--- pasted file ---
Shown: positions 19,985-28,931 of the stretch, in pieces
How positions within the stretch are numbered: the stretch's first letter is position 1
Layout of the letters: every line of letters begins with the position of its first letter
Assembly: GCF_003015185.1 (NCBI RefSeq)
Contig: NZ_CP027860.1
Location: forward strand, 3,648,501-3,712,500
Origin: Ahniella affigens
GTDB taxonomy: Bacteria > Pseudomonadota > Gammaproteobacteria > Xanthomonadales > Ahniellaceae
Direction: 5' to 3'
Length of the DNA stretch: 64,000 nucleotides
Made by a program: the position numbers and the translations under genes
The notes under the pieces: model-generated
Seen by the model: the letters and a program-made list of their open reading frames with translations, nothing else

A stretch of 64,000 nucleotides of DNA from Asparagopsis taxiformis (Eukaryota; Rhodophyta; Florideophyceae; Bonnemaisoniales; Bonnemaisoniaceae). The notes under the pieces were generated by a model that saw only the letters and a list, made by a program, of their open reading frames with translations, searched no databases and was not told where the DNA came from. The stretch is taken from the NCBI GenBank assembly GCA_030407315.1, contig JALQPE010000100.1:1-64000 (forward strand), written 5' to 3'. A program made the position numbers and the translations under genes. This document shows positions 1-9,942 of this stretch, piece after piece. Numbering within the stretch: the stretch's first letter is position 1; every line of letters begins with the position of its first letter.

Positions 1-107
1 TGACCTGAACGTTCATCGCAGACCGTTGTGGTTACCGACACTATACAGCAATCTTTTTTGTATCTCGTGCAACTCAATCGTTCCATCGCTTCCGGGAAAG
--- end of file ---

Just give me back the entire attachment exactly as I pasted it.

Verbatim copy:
Shown: positions 19,985-28,931 of the stretch, in pieces
How positions within the stretch are numbered: the stretch's first letter is position 1
Layout of the letters: every line of letters begins with the position of its first letter
Assembly: GCF_003015185.1 (NCBI RefSeq)
Contig: NZ_CP027860.1
Location: forward strand, 3,648,501-3,712,500
Origin: Ahniella affigens
GTDB taxonomy: Bacteria > Pseudomonadota > Gammaproteobacteria > Xanthomonadales > Ahniellaceae
Direction: 5' to 3'
Length of the DNA stretch: 64,000 nucleotides
Made by a program: the position numbers and the translations under genes
The notes under the pieces: model-generated
Seen by the model: the letters and a program-made list of their open reading frames with translations, nothing else

A stretch of 64,000 nucleotides of DNA from Asparagopsis taxiformis (Eukaryota; Rhodophyta; Florideophyceae; Bonnemaisoniales; Bonnemaisoniaceae). The notes under the pieces were generated by a model that saw only the letters and a list, made by a program, of their open reading frames with translations, searched no databases and was not told where the DNA came from. The stretch is taken from the NCBI GenBank assembly GCA_030407315.1, contig JALQPE010000100.1:1-64000 (forward strand), written 5' to 3'. A program made the position numbers and the translations under genes. This document shows positions 1-9,942 of this stretch, piece after piece. Numbering within the stretch: the stretch's first letter is position 1; every line of letters begins with the position of its first letter.

Positions 1-107
1 TGACCTGAACGTTCATCGCAGACCGTTGTGGTTACCGACACTATACAGCAATCTTTTTTGTATCTCGTGCAACTCAATCGTTCCATCGCTTCCGGGAAAG